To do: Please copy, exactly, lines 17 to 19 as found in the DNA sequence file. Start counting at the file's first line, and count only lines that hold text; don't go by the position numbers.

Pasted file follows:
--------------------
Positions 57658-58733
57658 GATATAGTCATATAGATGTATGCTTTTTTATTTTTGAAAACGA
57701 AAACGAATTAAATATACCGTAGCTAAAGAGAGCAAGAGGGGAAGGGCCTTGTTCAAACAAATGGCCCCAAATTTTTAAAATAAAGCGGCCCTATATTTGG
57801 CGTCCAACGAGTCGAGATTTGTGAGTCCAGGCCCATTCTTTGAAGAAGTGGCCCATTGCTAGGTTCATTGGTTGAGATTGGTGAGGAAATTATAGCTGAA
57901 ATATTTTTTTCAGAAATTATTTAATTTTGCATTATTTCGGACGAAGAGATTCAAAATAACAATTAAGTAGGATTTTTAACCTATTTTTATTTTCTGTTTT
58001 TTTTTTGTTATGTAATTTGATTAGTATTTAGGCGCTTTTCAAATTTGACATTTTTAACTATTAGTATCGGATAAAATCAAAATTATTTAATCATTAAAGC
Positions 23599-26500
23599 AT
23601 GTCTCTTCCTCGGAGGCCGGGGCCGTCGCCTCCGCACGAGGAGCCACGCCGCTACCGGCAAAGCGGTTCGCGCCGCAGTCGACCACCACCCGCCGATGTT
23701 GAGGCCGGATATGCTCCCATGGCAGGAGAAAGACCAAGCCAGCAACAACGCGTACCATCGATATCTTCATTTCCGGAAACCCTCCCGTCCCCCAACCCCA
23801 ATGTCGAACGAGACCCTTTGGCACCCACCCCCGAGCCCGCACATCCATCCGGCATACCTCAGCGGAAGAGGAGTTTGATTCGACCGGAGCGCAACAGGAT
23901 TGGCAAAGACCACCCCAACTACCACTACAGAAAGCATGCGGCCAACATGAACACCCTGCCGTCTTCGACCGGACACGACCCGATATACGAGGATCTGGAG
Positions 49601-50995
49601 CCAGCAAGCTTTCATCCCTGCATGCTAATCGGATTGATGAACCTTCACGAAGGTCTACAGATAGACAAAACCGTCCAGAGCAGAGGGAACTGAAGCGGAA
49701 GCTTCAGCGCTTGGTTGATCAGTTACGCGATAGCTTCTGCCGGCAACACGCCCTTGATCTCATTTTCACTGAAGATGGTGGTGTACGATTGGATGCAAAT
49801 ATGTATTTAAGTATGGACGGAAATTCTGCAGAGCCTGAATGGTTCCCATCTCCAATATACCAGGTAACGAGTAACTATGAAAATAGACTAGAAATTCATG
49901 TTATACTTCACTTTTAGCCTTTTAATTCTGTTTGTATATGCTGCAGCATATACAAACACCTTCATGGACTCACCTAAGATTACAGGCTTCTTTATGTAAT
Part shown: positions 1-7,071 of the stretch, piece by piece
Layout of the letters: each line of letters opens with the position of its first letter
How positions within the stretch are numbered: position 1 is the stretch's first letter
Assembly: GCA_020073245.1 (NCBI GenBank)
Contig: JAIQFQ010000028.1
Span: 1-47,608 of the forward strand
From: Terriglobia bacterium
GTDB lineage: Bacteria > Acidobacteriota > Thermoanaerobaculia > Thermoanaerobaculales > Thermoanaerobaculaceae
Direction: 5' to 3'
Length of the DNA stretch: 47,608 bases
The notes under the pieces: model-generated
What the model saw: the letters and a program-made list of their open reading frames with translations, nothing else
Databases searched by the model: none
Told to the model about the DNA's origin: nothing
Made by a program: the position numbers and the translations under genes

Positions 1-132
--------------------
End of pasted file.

49901 TTATACTTCACTTTTAGCCTTTTAATTCTGTTTGTATATGCTGCAGCATATACAAACACCTTCATGGACTCACCTAAGATTACAGGCTTCTTTATGTAAT
Part shown: positions 1-7,071 of the stretch, piece by piece
Layout of the letters: each line of letters opens with the position of its first letter